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Muster Station: Leith


The annual August cover for that much missed Edinburgh force of nature, Shavers Weekly magazine, blazoned the same provocation every year: Here Come the Festival Wanks.

Its wit was in the truth it revealed, which was relished by many curmudgeons, who resented the World’s 4th largest ticketed event disrupting their routines.

It is, of course, not the whole story. While it may be an apt description for the lottery that can be the Fringe Festival, in a neat reversal of roles it is, to my mind, unfair to employ the same welcome when describing Edinburgh’s International Festival.

EIF - unbelievably celebrating its 75th anniversary this year - has moved from being for the elite to being for all, including the locals. It is also affordable, and better value than the top pricing being charged for some fringe acts.

The diversity of this year’s programme and the theme of Internationalism aims to highlight the importance of culture and art. This goes right back to the original altruism of the Festival: to reach out a hand to the vanquished and unite around arts and culture.

Famously this saw the conductor Bruno Walter, a refugee from the Anschluss in Austria in 1938, reunited with the Vienna Philharmonic in Edinburgh in 1947 at the first Festival.

A central plank of this year’s programme is a collaboration with the Scottish Refugee Council – Refuge - with works in multiple art forms. Ranging from an art installation of a house in Ramallah to It Will Live by Leena Nammari and the podcast I Am an Immigrant. To various online conversations. All these events are free. Other events range in price from £5 to a top price of £15, only Peter Buckley Hill’s Free Fringe can beat those prices.

However, it’s in its commitment to Leith that EIF comes into its own. Leith Theatre once again becomes the go to place for a range of acts that will continue to promote the potential that is yet to be unlocked in this venue of great expectations.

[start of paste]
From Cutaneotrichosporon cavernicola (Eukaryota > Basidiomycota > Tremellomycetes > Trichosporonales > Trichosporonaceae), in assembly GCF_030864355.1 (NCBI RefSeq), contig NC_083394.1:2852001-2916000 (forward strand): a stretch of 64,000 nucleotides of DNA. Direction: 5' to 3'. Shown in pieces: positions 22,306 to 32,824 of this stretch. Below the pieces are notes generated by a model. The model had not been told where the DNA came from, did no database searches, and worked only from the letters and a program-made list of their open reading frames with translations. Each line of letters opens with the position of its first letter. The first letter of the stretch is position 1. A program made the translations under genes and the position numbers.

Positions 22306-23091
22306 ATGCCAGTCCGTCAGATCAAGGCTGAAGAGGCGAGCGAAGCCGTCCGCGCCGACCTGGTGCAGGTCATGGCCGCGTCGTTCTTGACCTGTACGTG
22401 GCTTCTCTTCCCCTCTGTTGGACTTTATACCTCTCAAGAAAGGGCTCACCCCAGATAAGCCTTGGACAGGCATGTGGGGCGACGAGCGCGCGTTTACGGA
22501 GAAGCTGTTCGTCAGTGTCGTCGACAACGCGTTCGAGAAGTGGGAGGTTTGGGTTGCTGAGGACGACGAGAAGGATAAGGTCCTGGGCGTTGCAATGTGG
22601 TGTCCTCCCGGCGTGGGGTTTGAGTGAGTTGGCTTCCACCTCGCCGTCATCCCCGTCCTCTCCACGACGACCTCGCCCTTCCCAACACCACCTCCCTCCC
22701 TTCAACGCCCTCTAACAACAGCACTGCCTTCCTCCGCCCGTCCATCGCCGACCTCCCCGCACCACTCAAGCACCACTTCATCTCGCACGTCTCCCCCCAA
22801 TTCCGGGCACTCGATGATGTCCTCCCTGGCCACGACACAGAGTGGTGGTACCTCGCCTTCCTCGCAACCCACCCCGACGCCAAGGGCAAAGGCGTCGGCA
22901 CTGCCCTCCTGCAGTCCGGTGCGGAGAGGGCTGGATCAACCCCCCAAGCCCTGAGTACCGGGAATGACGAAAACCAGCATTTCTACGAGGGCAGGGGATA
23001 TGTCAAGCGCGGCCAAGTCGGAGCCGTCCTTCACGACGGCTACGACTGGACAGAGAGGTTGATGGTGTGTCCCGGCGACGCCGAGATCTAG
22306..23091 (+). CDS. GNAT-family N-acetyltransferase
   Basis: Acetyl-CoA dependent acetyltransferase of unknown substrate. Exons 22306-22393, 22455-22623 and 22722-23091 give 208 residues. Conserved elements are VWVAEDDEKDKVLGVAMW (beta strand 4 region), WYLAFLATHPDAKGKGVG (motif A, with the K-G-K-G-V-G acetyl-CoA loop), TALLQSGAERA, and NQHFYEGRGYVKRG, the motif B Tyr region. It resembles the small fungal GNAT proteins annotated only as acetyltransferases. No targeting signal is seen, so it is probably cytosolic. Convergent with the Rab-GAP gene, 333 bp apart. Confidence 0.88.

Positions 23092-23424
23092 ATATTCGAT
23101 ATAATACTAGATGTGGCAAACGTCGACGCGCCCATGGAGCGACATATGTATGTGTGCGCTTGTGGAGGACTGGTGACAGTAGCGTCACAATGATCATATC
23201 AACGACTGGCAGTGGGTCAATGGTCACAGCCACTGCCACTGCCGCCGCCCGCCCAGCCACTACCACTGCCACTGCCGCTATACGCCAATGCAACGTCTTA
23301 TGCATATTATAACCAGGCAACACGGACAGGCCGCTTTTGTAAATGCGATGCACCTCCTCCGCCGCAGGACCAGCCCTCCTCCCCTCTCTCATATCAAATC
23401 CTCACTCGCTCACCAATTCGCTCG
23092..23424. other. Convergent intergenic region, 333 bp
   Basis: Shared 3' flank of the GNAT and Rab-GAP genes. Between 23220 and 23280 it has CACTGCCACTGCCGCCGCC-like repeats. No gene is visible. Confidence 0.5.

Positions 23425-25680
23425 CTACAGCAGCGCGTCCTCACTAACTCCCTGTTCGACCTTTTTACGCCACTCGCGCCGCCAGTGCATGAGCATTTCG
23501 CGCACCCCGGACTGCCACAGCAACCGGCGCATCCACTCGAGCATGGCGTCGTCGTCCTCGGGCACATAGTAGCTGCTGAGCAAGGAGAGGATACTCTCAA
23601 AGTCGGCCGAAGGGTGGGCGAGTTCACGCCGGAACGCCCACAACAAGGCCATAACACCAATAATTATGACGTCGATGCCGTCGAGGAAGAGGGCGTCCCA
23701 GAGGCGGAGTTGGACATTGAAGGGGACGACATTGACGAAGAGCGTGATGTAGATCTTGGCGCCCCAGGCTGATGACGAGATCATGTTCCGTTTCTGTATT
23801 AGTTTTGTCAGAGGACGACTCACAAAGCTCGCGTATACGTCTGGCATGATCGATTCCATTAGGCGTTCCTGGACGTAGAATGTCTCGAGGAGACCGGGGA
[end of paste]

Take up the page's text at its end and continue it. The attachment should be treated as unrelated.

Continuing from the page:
I thoroughly recommend Taraf de Caliu who are rightly the stuff of legend and make the Gypsy Kings look like Mumford and Sons. Another must see are Ibeyi, who feature on Beyonce’s Lemonade album, and have just collaborated with Residente on the track This is not America, a viral hit in Latin America

There are other acts here too, such as a rare appearance from Arab Strap. And whilst not cheap - tickets are priced between £26 and £31 - from what I’ve previously seen, you will be seeing top artists in a venue that will do them justice.

This year sees the end of EIF’s 4-year residency at Leith Academy and to mark it Grid Iron Theatre have worked with the school to produce Muster Station: Leith, a promenade performance, in the school.

This is an experience which is not just a performance but a provocation, as it pushes the audience towards being part of the performance. The Academy is an intriguing building and it will be interesting to see how Grid Iron interpret the space performance wise.

There are other events too that showcase the egalitarian side of the Festival. The opening night is at Murrayfield Stadium where : sees the Australian circus powerhouse Gravity & Other Myths and the First Nations dance-theatre troupe Djuki Mala, among others, opening this year’s International Festival. And, yes, it’s free!

Also free is a 75th anniversary concert by The Philadelphia Orchestra on the afternoon of 27th August. You’ll find lots more in this year’s programme, at prices which more than compete with what some comedians, performers and promoters on the Fringe will charge for admission.

Don’t get me wrong, there is interesting stuff in the Fringe, but it’s the aforementioned Buckley Hill’s Free Fringe that encapsulates the challenge and some of the mischief too which prompted some to create a space that was not for the elite. The concept here is that you pay what you think the show is worth.

There are some real gems in this programme (The Andy Kaufman Show anyone)? Along with traditional fringe favourites such as Attila the Stockbroker at Bannermans 14-19th August and the legend that is John Otway at the Voodoo Rooms on 8th August.

Even further leftfield entertainment can be found at the Banshee Labyrinth on the 9th and 23rd August where the Creative Martyrs bring you their ‘post satirical satirically cheerful doom’. I’ve enjoyed their Weimar style cabaret act many times, if you haven’t, do make the effort to see what the Fringe should really be about. All of the above are ‘really free’ as John Otway sings but all deserve your hard-earned cash for their work.

So aye, here indeed come the Festival Wanks, as Shavers Weekly attests. In their wake, from all over the world, some of the best art and live entertainment on the planet descends on this city. Our city. Right here, right now.

Let’s have fun. ■

Gordon Munro

Leith Academy in Edinburgh Festival mode


The conductor Bruno
Walter, a refugee from the Anschluss in Austria in 1938, reunited with the Vienna Philharmonic at the inaugural festival in 1947


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